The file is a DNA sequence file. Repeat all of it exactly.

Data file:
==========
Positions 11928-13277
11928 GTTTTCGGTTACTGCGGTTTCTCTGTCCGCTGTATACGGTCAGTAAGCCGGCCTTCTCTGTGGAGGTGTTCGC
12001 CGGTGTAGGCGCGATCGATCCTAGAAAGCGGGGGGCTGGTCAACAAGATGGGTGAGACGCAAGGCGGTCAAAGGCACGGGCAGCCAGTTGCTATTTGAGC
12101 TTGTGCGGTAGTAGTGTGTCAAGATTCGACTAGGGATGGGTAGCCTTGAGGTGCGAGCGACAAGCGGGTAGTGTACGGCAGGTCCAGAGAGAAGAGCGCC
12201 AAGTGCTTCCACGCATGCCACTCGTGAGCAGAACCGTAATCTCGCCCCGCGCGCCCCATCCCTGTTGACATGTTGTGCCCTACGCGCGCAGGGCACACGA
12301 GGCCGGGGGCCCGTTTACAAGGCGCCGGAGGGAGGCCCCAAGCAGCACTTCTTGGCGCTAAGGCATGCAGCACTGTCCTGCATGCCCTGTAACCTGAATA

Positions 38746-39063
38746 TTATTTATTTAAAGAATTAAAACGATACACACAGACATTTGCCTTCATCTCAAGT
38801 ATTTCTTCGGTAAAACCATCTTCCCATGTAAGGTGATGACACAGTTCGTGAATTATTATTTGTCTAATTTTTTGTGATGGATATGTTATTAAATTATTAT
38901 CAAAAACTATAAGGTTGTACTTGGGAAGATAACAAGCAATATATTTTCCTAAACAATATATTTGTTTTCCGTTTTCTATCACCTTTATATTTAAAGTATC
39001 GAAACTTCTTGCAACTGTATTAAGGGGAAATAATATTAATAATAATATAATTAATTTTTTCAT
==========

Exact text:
Positions 11928-13277
11928 GTTTTCGGTTACTGCGGTTTCTCTGTCCGCTGTATACGGTCAGTAAGCCGGCCTTCTCTGTGGAGGTGTTCGC
12001 CGGTGTAGGCGCGATCGATCCTAGAAAGCGGGGGGCTGGTCAACAAGATGGGTGAGACGCAAGGCGGTCAAAGGCACGGGCAGCCAGTTGCTATTTGAGC
12101 TTGTGCGGTAGTAGTGTGTCAAGATTCGACTAGGGATGGGTAGCCTTGAGGTGCGAGCGACAAGCGGGTAGTGTACGGCAGGTCCAGAGAGAAGAGCGCC
12201 AAGTGCTTCCACGCATGCCACTCGTGAGCAGAACCGTAATCTCGCCCCGCGCGCCCCATCCCTGTTGACATGTTGTGCCCTACGCGCGCAGGGCACACGA
12301 GGCCGGGGGCCCGTTTACAAGGCGCCGGAGGGAGGCCCCAAGCAGCACTTCTTGGCGCTAAGGCATGCAGCACTGTCCTGCATGCCCTGTAACCTGAATA

Positions 38746-39063
38746 TTATTTATTTAAAGAATTAAAACGATACACACAGACATTTGCCTTCATCTCAAGT
38801 ATTTCTTCGGTAAAACCATCTTCCCATGTAAGGTGATGACACAGTTCGTGAATTATTATTTGTCTAATTTTTTGTGATGGATATGTTATTAAATTATTAT
38901 CAAAAACTATAAGGTTGTACTTGGGAAGATAACAAGCAATATATTTTCCTAAACAATATATTTGTTTTCCGTTTTCTATCACCTTTATATTTAAAGTATC
39001 GAAACTTCTTGCAACTGTATTAAGGGGAAATAATATTAATAATAATATAATTAATTTTTTCAT